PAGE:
Additionally, Prof. Patricia Greenfield (2009) of UCLA in her work entitled “Is Technology Producing a Decline in Critical Thinking and Analysis” suggested that technology (but also for the purposes of this effort Apps) has negatively affected our skills in critical thinking and analysis. (ScienceDaily, 1/29/09). This effort cites these data to suggest that computer/Apps have had a profound effect on human intellectual outcomes. Furthermore, exposure to the simplifying effects of computer/Apps many also have declining anatomical function on the brain and intellectual outcomes. Dr. Marian Diamond proved that the size of the brain can be changed by providing either enrichment which increases the size of the brain. On the other hand, a lack of enrichment may actually decrease the size of the brain. The enriched brain may suggest an increase in learning ability, and a brain not enriched may suggest a decreased learning curve (Diamond, 1998) . Hence, this effort will suggest that computer/apps not only has an effect on I.Q., critical thinking, but also on the learning abilities of children. Computer/Apps, Mass Culture and Technological Nihilism are unavoidable and inescapable in contemporary post-modern society. As was mentioned earlier, the sole purposes of computer/Apps are to simplify computer operating systems, simplifying the functioning. This effort suggests that computer/apps have a negative effect on children’s learning, creativity and critical thinking. You may recall that this effort has defined critical thinking, and intellectual outcomes as the ability to create concepts, read and interpret argument, employing inductive/ deductive reasoning in solving problems, keeping and open mind, inquisitiveness, flexibility, and the ability to develop individuality. According to the National Endowment for the Arts, literary reading declined 10 percentage points from 1982 to 2002 and the rate of decline is accelerating. A drop-off in reading has possibly contributed to a decline in critical thinking. Moreover, the average number of Google searches per day has grown from 9800 in 1998 to over 4.7 trillion today (Lai, 2011) . According to Emily R. Lai in her work entitled “Critical Thinking: A Literature Review Research Report “2011, the brain relies on these data to assist in the process of creating critical thinking. Hence, this effort strongly suggests that over exposure to the forces of computer/Apps will untimely lead to: 1) social conformity, 2) loss of individuality, 3) stunted development of critical thinking, and 4) a challenged intellectual outcomes.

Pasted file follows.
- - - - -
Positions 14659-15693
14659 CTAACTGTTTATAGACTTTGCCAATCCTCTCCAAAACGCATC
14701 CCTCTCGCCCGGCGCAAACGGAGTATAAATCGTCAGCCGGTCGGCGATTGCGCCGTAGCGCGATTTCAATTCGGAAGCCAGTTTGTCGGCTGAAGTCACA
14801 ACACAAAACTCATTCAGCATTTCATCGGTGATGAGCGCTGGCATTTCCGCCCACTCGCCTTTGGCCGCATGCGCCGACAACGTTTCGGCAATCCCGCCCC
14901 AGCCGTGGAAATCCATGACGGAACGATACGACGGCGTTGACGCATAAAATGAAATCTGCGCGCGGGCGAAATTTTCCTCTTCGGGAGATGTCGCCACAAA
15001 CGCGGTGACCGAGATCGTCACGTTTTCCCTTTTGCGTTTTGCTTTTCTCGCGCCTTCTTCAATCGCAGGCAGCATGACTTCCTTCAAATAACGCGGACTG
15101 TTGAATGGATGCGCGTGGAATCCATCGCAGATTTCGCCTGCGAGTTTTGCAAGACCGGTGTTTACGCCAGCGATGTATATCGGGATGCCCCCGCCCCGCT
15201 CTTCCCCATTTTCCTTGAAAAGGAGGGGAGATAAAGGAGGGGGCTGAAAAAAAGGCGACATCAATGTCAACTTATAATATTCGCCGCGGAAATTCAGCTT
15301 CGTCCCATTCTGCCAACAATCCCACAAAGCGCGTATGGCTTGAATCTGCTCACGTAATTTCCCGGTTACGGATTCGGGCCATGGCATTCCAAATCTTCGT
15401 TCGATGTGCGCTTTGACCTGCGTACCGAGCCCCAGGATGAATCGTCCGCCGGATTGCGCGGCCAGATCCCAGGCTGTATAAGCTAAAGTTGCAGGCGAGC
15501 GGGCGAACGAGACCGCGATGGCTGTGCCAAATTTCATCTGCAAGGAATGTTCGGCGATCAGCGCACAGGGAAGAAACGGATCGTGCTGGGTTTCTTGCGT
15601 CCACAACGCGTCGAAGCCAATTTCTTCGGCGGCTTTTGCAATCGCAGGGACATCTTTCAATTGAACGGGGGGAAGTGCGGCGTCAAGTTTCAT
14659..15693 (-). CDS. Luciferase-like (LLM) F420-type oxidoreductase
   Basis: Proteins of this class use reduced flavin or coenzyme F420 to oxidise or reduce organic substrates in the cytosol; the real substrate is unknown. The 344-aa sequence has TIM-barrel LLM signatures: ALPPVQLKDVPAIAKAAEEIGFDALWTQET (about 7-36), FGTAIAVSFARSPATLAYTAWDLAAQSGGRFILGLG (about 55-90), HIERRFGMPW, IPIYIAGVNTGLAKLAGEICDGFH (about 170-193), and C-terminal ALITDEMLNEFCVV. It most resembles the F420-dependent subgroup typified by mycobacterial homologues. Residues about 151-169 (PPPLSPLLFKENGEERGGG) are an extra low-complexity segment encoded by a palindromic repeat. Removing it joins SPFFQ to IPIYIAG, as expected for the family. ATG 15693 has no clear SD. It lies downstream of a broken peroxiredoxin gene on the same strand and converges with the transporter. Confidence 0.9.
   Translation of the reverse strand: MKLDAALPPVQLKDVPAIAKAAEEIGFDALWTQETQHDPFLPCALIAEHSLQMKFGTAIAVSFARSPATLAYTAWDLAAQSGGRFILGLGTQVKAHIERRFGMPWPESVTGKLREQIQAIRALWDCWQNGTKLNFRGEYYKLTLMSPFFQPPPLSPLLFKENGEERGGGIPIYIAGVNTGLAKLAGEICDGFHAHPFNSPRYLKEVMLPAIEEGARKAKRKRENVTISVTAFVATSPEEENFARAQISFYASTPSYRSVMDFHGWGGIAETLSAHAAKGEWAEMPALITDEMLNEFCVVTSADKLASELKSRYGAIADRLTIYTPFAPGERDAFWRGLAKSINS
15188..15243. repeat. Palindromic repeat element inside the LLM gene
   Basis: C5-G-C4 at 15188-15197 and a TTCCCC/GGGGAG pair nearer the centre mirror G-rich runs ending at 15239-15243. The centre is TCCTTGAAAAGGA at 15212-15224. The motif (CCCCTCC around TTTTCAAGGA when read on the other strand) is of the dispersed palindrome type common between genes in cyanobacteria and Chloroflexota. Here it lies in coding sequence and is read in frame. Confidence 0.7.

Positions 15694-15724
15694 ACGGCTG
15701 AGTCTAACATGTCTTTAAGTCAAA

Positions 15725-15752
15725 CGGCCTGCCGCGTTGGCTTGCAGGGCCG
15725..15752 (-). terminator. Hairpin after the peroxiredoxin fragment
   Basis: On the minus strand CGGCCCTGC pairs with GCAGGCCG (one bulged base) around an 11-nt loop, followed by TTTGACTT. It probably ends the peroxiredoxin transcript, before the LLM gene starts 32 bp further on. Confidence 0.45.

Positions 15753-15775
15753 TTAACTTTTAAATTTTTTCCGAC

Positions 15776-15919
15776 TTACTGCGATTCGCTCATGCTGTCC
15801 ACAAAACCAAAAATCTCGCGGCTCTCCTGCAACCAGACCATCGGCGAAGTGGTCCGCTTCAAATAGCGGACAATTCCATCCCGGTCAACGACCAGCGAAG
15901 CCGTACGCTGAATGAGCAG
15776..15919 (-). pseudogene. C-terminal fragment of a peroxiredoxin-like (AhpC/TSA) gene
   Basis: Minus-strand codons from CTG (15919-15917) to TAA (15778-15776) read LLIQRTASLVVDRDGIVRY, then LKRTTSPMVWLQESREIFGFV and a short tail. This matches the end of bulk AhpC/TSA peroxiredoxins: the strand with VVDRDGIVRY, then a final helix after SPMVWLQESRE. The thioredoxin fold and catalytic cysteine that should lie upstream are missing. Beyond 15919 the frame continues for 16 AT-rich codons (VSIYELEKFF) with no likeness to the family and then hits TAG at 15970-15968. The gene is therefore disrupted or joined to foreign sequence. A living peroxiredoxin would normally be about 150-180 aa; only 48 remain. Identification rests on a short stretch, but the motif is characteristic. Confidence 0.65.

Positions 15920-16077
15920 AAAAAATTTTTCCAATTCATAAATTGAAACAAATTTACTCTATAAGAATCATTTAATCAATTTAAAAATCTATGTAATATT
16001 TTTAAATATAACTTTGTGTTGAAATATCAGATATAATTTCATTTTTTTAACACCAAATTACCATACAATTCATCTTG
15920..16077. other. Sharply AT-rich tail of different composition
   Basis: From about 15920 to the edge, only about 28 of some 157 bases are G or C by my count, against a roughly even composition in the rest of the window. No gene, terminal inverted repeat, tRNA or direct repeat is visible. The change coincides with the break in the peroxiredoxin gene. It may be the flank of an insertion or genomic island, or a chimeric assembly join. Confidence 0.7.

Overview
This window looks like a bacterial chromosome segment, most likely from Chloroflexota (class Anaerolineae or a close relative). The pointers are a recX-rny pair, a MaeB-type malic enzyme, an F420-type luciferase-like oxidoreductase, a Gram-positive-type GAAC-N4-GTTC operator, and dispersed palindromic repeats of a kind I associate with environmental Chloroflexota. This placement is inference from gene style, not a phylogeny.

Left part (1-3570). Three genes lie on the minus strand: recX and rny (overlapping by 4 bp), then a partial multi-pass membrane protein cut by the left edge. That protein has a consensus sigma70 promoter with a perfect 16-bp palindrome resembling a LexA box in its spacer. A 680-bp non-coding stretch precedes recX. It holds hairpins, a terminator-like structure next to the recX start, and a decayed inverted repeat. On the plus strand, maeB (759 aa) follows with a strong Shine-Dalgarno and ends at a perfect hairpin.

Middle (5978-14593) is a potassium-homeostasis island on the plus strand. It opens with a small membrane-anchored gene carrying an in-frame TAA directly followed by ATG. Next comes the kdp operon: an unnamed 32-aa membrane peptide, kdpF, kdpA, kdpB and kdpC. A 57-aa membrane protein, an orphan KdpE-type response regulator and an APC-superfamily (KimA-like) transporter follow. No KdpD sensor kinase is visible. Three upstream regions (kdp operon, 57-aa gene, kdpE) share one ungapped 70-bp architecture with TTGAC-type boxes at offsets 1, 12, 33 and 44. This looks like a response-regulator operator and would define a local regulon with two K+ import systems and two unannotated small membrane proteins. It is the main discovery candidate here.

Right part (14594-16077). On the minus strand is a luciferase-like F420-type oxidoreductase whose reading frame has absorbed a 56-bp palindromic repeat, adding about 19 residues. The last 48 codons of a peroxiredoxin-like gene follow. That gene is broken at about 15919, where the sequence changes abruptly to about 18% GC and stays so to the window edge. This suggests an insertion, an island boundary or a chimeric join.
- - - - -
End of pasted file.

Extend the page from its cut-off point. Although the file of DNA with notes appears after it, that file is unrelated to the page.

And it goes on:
Finally, this effort further suggests that computer/Apps are dysfunctional (Parsons) for the negative effect on intellectual outcomes in children, hence negatively effecting balanced social change.

Conflicts of Interest

The authors declare no conflicts of interest.

Cite this paper

Gerardi, S. (2017) Use of Computers/Apps and the Negative Effects on Children’s Intellectual Outcomes. Sociology Mind, 7, 128-132. doi: 10.4236/sm.2017.73009.

References

[1] Costello, S. (2016). How Many Apps Are in Apple’s App Store? Lifewire.
https://www.lifewire.com/how-many-apps-in-app-store-2000252
[2] Diamond, M. C. (1998). Magic Trees of the Mind: How to Nurture Your Child’s Intelli-gence, Creativity, and Healthy Emotions from Birth through Adolescence. New York: Plume, Penguin Group.
[3] Gerardi, S. (2010a). A Brief Survey of the Sociological Imagination (3rd Ed.). Kendall and Hunt.
[4] Gerardi, S. (2010b). Functionalism 2.0—Rethinking an America Tradition of Con-servative Thought SOCJOURN.
[5] Gerardi, S. (2012). The Dialectical Relationship between Religion and the Ideology of Science. Sociology Mind, 2.
[6] Gerardi, S. (2014). Some Origins of Singularity of Thought and Social Conformity. Global Journal of Human-Social Science, 14.
[7] Greenfield, P. (2009). Is Technology Producing a Decline in Critical Thinking and Analysis. Science Daily.
https://www.sciencedaily.com/releases/2009/01/090128092341.htm
[8] Lai, E. R. (2011). Critical Thinking: A Literature Review Research Report. London: Parsons Publishing.
[9] Lynn, R., & Vanhanen, T. (2006). IQ and Global Inequality. Atlanta: Washington Summit Publishers.